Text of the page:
Maude smiled in return.

"I suppose that's a good reason," she answered.

"Of course it's a good reason," I assured her. "These people—the people we know—wouldn't have had Lammerton unless he was satisfactory. What's the matter with his houses?"

"Well," said Maude, "they're not very original. I don't say they're not good, in away, but they lack a certain imagination. It's difficult for me to express what I mean, 'machine made' isn't precisely the idea, but there should be a certain irregularity in art—shouldn't there? I saw a reproduction in one of the architectural journals of a house in Boston by a man named Frey, that seemed to me to have great charm."

Here was Lucia, unmistakably.

"That's all very well," I said impatiently, "but when one has to live in a house, one wants something more than artistic irregularity. Lammerton knows how to build for everyday existence; he's a practical man, as well as a man of taste, he may not be a Christopher Wrenn, but he understands conveniences and comforts. His chimneys don't smoke, his windows are tight, he knows what systems of heating are the best, and whom to go to: he knows what good plumbing is. I'm rather surprised you don't appreciate that, Maude, you're so particular as to what kind of rooms the children shall have, and you want a schoolroom-nursery with all the latest devices, with sun and ventilation. The Berringers wouldn't have had him, the Hollisters and Dickinsons wouldn't have had him if his work lacked taste."

"And Nancy wouldn't have had him," added Maude, and she smiled once more.

"Well, I haven't consulted Nancy, or anyone else," I replied—a little tartly, perhaps. "You don't seem to realize that some fashions may have a basis of reason. They are not all silly, as Lucia seems to think. If Lammerton builds satisfactory houses, he ought to be forgiven for being the fashion, he ought to have a chance." I got up to leave. "Let's see what kind of a plan he'll draw up, at any rate."

Her glance was almost indulgent.

"Of course, Hugh. I want you to be satisfied, to be pleased," she said.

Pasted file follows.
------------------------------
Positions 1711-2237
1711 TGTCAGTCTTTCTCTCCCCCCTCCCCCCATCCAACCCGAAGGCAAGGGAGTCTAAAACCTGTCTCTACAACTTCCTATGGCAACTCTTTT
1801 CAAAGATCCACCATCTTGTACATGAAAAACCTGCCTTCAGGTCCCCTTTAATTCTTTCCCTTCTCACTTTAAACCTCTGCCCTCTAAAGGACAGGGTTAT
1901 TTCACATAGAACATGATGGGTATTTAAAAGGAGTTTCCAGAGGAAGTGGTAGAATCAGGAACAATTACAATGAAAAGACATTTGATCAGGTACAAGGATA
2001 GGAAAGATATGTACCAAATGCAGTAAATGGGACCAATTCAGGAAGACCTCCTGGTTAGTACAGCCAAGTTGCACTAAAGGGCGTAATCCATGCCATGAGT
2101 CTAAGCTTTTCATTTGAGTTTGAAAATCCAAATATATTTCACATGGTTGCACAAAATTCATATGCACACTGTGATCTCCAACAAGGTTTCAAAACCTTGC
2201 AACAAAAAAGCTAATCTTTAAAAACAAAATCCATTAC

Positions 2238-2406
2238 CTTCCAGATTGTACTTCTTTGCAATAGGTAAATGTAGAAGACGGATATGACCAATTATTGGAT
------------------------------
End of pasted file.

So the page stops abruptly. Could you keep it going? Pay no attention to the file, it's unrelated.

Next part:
"And you?" I questioned, "you are to live in the house more than I."

"Oh, I'm sure it will turn out all right," she replied. "Now you'd better run along, I know you're late."

"I am late," I admitted, rather lamely. "If you don't care for Lammerton's drawings, we'll get another architect."

Several years before Mr. Lammerton had arrived among us with a Beaux Arts moustache and letters of introduction to Mrs. Durrett and others. We found him the most adaptable, the most accommodating of young men, always ready to donate his talents and his services to private theatricals, tableaux, and fancy-dress balls, to take a place at a table at the last moment. One of his most appealing attributes was his "belief" in our city,—a form of patriotism that culminated, in later years, in "million population" clubs. I have often heard him declare, when the ladies had left the dining-room, that there was positively no limit to our future growth; and, incidentally, to our future wealth. Such sentiments as these could not fail to add to any man's popularity, and his success was a foregone conclusion. Almost before we knew it he was building the new Union Station of which he had foreseen the need, to take care of the millions to which our population was to be swelled; building the new Post Office that the unceasing efforts of Theodore Watling finally procured for us: building, indeed, Nancy's new house, the largest of our private mansions save Mr. Scherer's, a commission that had immediately brought about others from the Dickinsons and the Berringers.... That very day I called on him in his offices at the top of one of our new buildings, where many young draftsmen were bending over their boards. I was ushered into his private studio.

"I suppose you want something handsome, Hugh," he said, looking at me over his cigarette, "something commensurate with these fees I hear you are getting."

"Well, I want to be comfortable," I admitted.

We lunched at the Club together, where we talked over the requirements.

When he came to dinner the next week and spread out his sketch on the living-room table Maude drew in her breath.

"Why, Hugh," she exclaimed in dismay, "it's as big as—as big as the White House!"

"Not quite," I answered, laughing with Archie. "We may as well take our ease in our old age."

"Take our ease!" echoed Maude. "We'll rattle 'round in it. I'll never get used to it."

"After a month, Mrs. Paret, I'll wager you'll be wondering how you ever got along without it," said Archie.